FlowbeeIt was a simpler time, back then … before the rise of DVRs and streaming video services.

Back then, when people said they were “watching TV,” they meant that they were actually watching TV -- a.k.a. watching the programming that the TV stations were broadcasting.

During those early days of TV watching, viewers had no choice but to sit through the advertisements that played during their favorite shows. You just had to sit there and let the interruptive gloating of businesses wash over you, like a giant wave. A giant, loud, annoying wave.

Of course, not all TV ads were, or are, completely awful. (And yes, by “are” I’m reminding you that companies still pay for TV ads.)

Despite their interruptive nature, some TV ads actually do a good job of reaching a target audience and encouraging folks to engage with companies online. In our new guide, Inboundy Outbound: How to Do Traditional Marketing the Inbound Way, I dive a little deeper into how marketers can use TV to supplement their inbound strategies. 

But before exploring the right way to do TV ads, I highly recommend watching the ads below, as they’ll give you a greater understanding of what not to do.

In no particular order ...

Flowbee

Ready for the best haircut ever? "Simply connect the Flowbee to your home canister vacuum" and you'll be good to go!

Alright, let's try to ignore the fact that this ad is promoting a vacuum attachment ... for your head. There's another problem here: no discernible target audience. Old or young, man or woman, if you have hair (and access to a canister vacuum), Flowbee seems to think you'd be a great fit for this product.

But given its yellow, power tool-like look, and its propensity for making 90s-style hairdos look even 90s-er, I can picture one person using this device on the reg: Tim "the tool man" Taylor.

Easy-Off Bam (Bam!)

This (this) TV ad (ad) gets old (old), ruh-really fast.

In what I can only describe as an attempt to keyword-stuff a TV ad -- and, presumably, drive viewers to the brink of madness -- this cleaning solution commercial relies on repetition and loud noises (bam!) instead of delivering a coherent message.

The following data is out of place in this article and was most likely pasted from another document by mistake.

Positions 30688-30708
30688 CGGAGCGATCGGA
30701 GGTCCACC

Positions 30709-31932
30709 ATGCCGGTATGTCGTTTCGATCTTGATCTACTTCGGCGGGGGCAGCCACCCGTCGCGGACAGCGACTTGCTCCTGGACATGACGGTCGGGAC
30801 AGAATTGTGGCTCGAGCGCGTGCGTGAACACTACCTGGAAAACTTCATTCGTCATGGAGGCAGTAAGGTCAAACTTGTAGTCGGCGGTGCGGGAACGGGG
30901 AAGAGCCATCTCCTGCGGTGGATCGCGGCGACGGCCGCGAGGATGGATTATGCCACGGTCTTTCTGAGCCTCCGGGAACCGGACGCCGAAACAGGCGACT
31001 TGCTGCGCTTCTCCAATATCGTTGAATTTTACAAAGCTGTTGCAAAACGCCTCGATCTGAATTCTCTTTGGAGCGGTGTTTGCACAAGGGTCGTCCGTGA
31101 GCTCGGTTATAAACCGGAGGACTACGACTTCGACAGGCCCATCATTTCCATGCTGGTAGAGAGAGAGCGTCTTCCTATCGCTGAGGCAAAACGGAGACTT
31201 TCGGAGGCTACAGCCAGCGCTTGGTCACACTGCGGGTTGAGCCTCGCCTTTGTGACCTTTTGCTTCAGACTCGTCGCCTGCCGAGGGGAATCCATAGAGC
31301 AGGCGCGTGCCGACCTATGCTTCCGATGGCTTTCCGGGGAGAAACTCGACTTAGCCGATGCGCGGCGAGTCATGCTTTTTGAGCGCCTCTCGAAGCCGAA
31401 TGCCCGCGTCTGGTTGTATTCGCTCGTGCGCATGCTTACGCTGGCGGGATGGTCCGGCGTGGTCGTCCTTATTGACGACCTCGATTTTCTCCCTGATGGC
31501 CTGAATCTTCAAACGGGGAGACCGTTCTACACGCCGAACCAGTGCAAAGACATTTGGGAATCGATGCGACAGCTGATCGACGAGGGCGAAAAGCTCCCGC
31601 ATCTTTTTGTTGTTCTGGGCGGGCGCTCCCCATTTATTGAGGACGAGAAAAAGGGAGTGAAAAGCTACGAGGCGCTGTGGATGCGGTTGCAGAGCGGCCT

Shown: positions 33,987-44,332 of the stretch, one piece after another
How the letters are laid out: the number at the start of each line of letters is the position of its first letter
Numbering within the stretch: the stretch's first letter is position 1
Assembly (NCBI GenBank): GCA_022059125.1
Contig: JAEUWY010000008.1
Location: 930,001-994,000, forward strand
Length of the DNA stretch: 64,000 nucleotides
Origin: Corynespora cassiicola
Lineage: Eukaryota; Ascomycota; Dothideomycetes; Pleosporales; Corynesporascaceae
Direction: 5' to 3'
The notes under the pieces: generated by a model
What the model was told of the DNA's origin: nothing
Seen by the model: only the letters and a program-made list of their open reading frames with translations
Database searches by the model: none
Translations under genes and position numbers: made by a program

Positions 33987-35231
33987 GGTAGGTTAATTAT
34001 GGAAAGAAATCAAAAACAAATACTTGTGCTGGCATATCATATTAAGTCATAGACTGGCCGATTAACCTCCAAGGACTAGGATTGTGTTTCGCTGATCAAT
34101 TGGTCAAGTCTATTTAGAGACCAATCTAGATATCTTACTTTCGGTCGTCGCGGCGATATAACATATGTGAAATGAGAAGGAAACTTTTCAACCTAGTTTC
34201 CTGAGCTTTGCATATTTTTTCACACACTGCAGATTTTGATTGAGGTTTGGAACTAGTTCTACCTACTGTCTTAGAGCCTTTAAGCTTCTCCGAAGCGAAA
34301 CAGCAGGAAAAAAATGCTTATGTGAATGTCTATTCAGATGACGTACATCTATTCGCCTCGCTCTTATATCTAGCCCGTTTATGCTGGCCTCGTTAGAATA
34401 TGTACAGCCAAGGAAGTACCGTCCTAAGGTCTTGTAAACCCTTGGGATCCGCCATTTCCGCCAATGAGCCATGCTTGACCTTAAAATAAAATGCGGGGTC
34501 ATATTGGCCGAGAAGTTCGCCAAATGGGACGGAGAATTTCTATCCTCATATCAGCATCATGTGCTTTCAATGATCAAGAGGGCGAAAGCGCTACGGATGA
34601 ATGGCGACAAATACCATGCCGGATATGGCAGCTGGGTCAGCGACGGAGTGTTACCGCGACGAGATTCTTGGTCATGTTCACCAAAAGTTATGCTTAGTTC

WeBuyAnyCar.com

Here's another ad that focuses on theatrics instead of value, loud noises instead of coherence, and break dancing instead of ... not breaking dancing. Why is everybody dancing? And how does the product or service advertised here actually work? Are they going to come to my house and buy my car, or do I have to drive my car somewhere? I remember hearing something about a VIN number, but then I got distracted by this dude's fancy footwork.

In all fairness to the folks at WeBuyAnyCar.com, they do have an ad that does a much, much better job of explaining how their service works (without using a terrible jingle).

Facebook: Chairs Are Like Facebook

There's really nothing I can say about this Facebook ad that this (NSFW) parody video didn't already cover. I'll let you enjoy. :)

Kmart: Giffing Out

I totally know how this one went down.

Someone came into the office with a brilliant idea: “Hey, GIFs are a thing on the internet … let’s force them awkwardly into a commercial about Christmas shopping at Kmart. Cause, you know, it’s an internet thing!” 

If an online trend or meme doesn't fit naturally within the scope of what you're offering, you may want to rethink your approach. In this case, buying a car-load of Christmas presents has precisely zero to do with GIFs. And yet, the two get mashed together in the ad (with less than stellar results).

Cadillac ELR: Poolside

Yeah, America! We're hardworking and tough! And Europeans are lazy. Vroom vroom!

(Also, real Americans buy Cadillacs, so you better get on that.)

To me, the messaging of this ad comes across as divisive. Or, as an anonymous colleague of mine put it, "Car ads are largely aspirational. This one is for guys who aspire to be overly patriotic, xenophobic, workaholic materialists who have an asynchronous interest in conservation. Not sure that's a very large demographic."

Dr. Pepper Ten: It's Not For Women

Alright already, we get it: You want to market a low-calorie soft drink to men. But using the catchphrase "It's not for women"... really?

I can't confirm it, but I'm pretty sure this ad idea came out of one of the world's most celebrated think tanks: the He-Man Women Haters Club.

(That's a Little Rascals reference, for those of you who aren't familiar with Alfalfa and the gang.)

GoDaddy: Perfect Match

Bruce Horovitz from USA TODAY nailed the explanation for why this ad was so ill-received. And it had nothing to do with the perceived attractiveness of either party involved.

"The issue is the utterly forced nature of this marathon kiss," noted Horovitz. "It looks and sounds yucky."

Agreed.

Safestyle Window Man

This ad definitely dances along the border of "so bad, it's good" territory. The shouting, the outfit, the awkward, extended pause at the very end -- there is definitely something strange going on here. 

What really stuck out to me though was the knocking over of all the window frames. Why was he doing that? Was he demonstrating how strong they were? Because it seemed like he was just damaging his inventory. Yikes.

Know any other awful TV ads that you'd like to share? Sound off in the comments section below.

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Originally published Jul 30, 2014 8:00:00 AM, updated July 28 2017

Topics:

TV Ads